Consumers Say No to Dollar Coins
By Mike Unser
The U.S. Mint is spending about $12 million in a
four-city pilot program in an attempt to
dissuade consumers away from their convictions
that dollar coins are superior to paper bills.
The pros and cons of $1 coins have been debated
for years. The first round knockout always goes
to the untouched champ, Mr. Paper Note. The
bruised coin then pines away within government
storage until its next mandated match.
In a cruel twist of fate, the dollar coin has
just a few things going for it — coin collectors
who find it unique, its production savings, and
a government that continually throws money its
way. The latter is despite foreknowledge the
coin will always drop to the canvas hard as long
as the $1 bill is pumped up by adoring consumer
fans who use it every day.
$1 Bill versus $1 Coin: Which is the Winner
$1 Bill and
Coin Fun Facts
|It takes 56 $1 coins to equal 1
pound (lb), or 455 $1 bills.
|$1 coins are much HEAVIER
for consumers and businesses.
|Paper money is composed of 25%
linen and 75% cotton. $1 coins are
made mostly of manganese-brass (88.5%)
and copper (6%).
|Paper money can be folded and
shaped to fit nearly anywhere. It’s
|A stack of dollar bills one mile
high would contain over 14.5 million
notes. It would take 804,672 dollar
coins to reach a mile.
|$1 bills are LESS BULKY.
|The BEP produced 4.147 billion $1
notes in FY 2007. The United States
Mint produced 0.941 billion $1 coins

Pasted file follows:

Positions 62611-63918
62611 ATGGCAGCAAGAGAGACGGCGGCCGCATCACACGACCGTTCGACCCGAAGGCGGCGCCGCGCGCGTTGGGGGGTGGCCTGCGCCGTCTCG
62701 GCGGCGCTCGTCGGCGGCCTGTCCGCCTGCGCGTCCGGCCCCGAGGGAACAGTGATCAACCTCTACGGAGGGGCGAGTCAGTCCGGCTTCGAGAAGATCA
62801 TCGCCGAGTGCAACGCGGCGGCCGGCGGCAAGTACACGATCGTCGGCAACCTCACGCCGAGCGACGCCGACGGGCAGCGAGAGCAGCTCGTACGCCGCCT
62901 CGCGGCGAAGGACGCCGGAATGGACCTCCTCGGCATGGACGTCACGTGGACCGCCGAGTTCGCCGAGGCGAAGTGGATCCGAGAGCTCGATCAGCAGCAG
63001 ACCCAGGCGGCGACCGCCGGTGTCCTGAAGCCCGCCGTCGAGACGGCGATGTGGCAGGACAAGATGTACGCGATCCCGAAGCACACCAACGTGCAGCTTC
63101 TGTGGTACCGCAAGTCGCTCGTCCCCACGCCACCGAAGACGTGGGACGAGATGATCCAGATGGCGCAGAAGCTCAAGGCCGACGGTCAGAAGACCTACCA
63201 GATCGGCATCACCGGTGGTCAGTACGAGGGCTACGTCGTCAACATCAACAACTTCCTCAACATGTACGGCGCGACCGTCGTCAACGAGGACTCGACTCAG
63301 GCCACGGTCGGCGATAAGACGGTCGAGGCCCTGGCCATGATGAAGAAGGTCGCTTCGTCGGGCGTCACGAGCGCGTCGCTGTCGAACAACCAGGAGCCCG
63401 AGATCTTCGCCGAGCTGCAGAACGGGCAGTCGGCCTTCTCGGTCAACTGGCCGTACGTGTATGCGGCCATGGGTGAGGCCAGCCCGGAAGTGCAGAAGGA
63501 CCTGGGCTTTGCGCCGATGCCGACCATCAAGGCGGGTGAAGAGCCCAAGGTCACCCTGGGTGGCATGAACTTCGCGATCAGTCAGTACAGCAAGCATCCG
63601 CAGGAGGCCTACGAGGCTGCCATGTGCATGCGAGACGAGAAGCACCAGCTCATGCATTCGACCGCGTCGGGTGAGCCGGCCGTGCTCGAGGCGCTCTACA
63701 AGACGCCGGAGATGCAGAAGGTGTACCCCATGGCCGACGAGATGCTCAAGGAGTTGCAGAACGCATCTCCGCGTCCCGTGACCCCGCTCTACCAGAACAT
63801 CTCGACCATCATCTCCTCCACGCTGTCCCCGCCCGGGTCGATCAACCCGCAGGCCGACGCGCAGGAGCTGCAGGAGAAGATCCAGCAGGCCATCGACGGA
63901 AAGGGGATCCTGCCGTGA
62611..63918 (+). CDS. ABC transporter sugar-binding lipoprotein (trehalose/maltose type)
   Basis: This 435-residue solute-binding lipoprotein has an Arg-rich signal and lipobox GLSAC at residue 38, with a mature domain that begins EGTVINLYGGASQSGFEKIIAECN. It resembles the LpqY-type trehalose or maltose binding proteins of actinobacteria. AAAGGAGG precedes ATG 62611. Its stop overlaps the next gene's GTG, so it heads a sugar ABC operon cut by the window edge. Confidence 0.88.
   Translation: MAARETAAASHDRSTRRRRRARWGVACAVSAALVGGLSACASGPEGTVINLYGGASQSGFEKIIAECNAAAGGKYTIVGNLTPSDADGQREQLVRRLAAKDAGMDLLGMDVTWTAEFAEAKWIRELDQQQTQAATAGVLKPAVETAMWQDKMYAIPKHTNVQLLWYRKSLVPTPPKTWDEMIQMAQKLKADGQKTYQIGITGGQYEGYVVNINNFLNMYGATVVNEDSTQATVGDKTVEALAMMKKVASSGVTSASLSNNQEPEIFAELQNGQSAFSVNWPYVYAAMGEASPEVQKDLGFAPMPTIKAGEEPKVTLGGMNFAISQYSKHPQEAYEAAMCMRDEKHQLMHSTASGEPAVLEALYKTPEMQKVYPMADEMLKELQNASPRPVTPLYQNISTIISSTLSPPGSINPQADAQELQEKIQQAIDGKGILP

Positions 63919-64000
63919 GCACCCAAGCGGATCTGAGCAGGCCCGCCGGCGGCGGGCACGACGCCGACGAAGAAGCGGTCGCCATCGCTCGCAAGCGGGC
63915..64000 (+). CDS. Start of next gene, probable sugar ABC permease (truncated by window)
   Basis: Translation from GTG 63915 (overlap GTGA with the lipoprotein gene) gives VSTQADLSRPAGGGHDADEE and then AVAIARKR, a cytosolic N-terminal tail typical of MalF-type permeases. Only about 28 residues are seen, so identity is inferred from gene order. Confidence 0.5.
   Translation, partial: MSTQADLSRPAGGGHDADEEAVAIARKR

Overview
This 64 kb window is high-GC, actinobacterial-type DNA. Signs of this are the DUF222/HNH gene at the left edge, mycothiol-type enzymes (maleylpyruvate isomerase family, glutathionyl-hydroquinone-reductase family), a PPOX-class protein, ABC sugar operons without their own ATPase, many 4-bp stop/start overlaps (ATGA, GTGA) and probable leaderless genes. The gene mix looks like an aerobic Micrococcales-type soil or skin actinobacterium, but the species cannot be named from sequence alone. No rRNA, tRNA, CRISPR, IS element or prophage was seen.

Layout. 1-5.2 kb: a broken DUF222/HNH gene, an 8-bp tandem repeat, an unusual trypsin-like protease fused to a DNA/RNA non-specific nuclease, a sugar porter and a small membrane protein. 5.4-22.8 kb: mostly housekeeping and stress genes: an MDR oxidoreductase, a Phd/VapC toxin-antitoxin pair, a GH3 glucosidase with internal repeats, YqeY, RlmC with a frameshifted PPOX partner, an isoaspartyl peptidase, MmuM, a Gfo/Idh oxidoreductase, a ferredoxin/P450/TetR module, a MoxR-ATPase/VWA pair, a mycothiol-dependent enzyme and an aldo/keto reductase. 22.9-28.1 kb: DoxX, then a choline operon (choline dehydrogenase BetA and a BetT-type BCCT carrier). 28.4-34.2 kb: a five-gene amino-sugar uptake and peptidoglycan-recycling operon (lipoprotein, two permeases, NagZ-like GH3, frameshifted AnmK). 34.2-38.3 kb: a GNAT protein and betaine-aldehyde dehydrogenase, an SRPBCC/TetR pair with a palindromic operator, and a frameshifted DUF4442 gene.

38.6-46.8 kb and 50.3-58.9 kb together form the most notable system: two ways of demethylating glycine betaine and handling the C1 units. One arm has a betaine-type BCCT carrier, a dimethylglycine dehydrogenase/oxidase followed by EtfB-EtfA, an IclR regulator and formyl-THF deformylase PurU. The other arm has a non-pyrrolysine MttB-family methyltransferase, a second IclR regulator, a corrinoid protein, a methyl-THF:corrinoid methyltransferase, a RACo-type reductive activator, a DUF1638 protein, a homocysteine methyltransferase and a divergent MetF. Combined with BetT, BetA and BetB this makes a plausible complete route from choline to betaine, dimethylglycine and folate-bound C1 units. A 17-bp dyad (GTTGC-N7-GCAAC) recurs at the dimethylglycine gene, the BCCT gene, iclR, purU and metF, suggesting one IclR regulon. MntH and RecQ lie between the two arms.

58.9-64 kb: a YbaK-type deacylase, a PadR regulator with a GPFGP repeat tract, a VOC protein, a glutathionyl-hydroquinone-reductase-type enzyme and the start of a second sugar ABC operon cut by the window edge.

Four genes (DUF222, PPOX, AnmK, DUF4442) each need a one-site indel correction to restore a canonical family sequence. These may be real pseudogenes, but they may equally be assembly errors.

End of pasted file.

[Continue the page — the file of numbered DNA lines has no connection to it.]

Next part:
|$1 bills are USED DAILY
in transactions. Where are all those
|It costs ~16 cents to make $1
coins, and each has a life span of
about 30 years. It costs ~ 6.2 cents
to make $1 bills, and they have a life
span of about 21 months.
|$1 coins are much more
While the US Mint has produced 120 million
Presidential $1 coins on average for each of the
first three honored Presidents these last 10
months, the Bureau of Engraving and Printing (BEP)
reported a total production of 316.8 million $1
notes in September alone. What a mismatch.
Supporters of dollar coins will rightly argue
they last about 30 years while the life span of
a dollar bill is just around 21 months. But just
like boxing, endurance means next to nothing if
the match ends in round one. The final blow to
Presidential $1 coin is that relatively few
consumers use or have even seen one in their
hand despite over 1.3 billion being minted to
USA Today’s Barbara Hagenbaugh wrote an
insightful article (embedded below) on the topic
of the new coins. She recounts the famous Harris
Interactive survey from last March showing that
only one-quarter of adults had seen Presidential
coins and only 13 percent favored using them
over paper money.
Despite the popularity of the state quarter
program, the presidential dollar coins have not
taken off, and interest appears to be waning.
Federal Reserve banks, which buy coins from the
Mint based on demand from banks that serve
consumers and businesses, bought 96 million of
the Andrew Jackson coins, the seventh and latest
in the series. That is less than half the amount
of Washington coins ordered.
This is not new for $1 coins, however. The
failure of the Sacagawea Golden Dollar with 92.7
million of them still in storage from 2000 and
2001 is a small sampling of past letdowns.
Who is at fault for the continual failure of the
dollar coin? Certainly not the U.S. Mint.
Congress mandates their actions. Responsibility
could be placed on the shoulders of a public who
refuse to use the coins even though they save
money. But that lacks logic. The government is
providing an option, after all. People are
simply choosing paper over coin for its obvious
In the end, it is Congress that has failed. If
politicians want any degree of real success with
$1 coins outside the collecting community, they
must eliminate the one dollar bill. Passing
legislative directives for various dollar coin
designs or programs has not resulted in any
significant consumer transactional increases.
The dollar bill, winner by knockout again…